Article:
> Blackwell's campaign is
> also warning voters through suggestive "push polls"
> that Mr.
> Strickland failed to support a resolution condemning
> sex between
> adults and children; Mr. Strickland, a psychiatrist,
> objected to a
> line suggesting that sexually abused children could
> not have healthy
> relationships when they grew up.
> The Republican Party of Wisconsin distributed a
> mailing linking
> Democratic House candidate Steve Kagen to a
> convicted serial killer
> and child rapist. The supposed connection: The
> "bloodthirsty" attorney
> for the killer had also done legal work for Mr.
> In two dozen congressional districts, a political
> action committee
> supported by a white Indianapolis businessman,
> Patrick Rooney, is
> running ads saying Democrats want to abort black
> babies. A voice says,
> "If you make a little mistake with one of your hos,
> you'll want to
> dispose of that problem tout de suite, no questions
> In the week's most controversial ad, the Republican
> National Committee
> slammed Rep. Harold Ford, D-Tenn., for attending a
> Super Bowl party. In the ad, a scantily clad white
> actress winks as
> she reminisces about good times with Mr. Ford, who
> is black. That ad
> has been pulled, but the RNC has a new one claiming
> that Mr. Ford
> "wants to give the abortion pill to schoolchildren."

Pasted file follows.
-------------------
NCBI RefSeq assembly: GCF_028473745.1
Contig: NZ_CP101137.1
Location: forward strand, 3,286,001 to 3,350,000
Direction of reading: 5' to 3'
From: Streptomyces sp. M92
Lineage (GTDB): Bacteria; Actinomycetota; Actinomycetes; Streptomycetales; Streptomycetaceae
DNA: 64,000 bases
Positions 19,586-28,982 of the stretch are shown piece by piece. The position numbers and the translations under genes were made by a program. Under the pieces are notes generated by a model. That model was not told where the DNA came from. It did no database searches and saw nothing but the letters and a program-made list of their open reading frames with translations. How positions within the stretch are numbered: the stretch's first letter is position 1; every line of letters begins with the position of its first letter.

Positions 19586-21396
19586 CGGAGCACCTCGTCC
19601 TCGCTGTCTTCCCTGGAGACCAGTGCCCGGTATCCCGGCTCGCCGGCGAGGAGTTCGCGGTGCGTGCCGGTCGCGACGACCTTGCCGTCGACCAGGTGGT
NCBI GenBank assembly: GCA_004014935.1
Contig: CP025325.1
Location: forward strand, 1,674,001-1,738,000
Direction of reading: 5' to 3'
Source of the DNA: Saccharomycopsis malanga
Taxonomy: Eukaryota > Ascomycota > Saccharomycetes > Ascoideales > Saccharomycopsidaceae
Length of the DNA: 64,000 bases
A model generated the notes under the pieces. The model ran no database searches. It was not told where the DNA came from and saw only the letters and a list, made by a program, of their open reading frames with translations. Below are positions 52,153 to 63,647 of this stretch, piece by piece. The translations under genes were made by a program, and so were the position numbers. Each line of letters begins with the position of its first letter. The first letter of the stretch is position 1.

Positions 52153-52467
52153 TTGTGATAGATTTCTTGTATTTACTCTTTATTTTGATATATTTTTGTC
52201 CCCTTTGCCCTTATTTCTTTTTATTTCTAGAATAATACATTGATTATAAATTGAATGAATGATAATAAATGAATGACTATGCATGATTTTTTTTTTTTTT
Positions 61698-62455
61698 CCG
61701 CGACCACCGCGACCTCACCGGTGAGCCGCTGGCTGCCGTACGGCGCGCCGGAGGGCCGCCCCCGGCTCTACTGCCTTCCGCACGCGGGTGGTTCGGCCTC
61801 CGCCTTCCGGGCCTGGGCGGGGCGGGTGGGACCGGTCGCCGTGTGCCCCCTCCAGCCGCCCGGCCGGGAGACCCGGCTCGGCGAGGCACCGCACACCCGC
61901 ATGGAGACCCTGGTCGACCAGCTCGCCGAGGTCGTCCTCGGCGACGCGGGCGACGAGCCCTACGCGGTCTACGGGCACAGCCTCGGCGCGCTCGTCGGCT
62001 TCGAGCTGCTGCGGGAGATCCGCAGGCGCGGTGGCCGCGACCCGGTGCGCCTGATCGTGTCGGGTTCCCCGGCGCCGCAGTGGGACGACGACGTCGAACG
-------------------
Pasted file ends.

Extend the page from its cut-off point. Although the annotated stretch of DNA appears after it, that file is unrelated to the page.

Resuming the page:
> Some Democrats are playing rough, too. House
> candidate Chris Carney is
> running ads slamming the "family values" of Rep. Don
> Sherwood, R-Pa.,
> whose former mistress accused him of choking her.
> And House candidate
> Kirsten Gillibrand has an ad online ridiculing Rep.
> John Sweeney,
> R-N.Y., for attending a late-night fraternity party.
> "What's a
> 50-year-old man doing at a frat party anyway?" one
> young woman asks,
> as a faux Sweeney boogies behind her to the Beastie
> Boys. "Totally
> creeping me out!" another responds.
> But most harsh Democratic attacks have focused on
> the policies and
> performance of the Republican majority, trying to
> link Republicans to
> Mr. Bush, the unpopular war in Iraq and the scandals
> involving former
> Rep. Mark Foley and former lobbyist Jack Abramoff.
> That is not
> surprising, given that polls show two thirds of the
> electorate thinks
> the country is going in the wrong direction. And
> studies show that
> negative ads can reduce turnout; Democrats hope a
> constant drumbeat of
> scandal, Iraq and "stay the course" will persuade
> conservatives to
> stay home on Nov. 7.
> It is harder for Republicans to blame out-of-power
> Democrats for the
> current state of Washington, but they are equally
> eager to depress
> Democratic turnout and fire up their own
> conservative base. One GOP
> strategy has been raising the specter of House
> Minority Leader Nancy
> Pelosi, a San Francisco liberal, becoming speaker;
> for example, Rep.
> John Hostettler, R-Ind., is airing radio ads warning
> that a Democratic
> victory would allow Ms. Pelosi to "put in motion her
> radical plan to
> advance the homosexual agenda." Then again, Mr.
> Hostettler's opponent,
> Democrat Brad Ellsworth, has accused him of
> promoting the sale of guns
> to criminals, "including child rapists."
> Some of this year's negative ads are more
> substantive, reprising a
> successful Republican strategy from 2002 and 2004: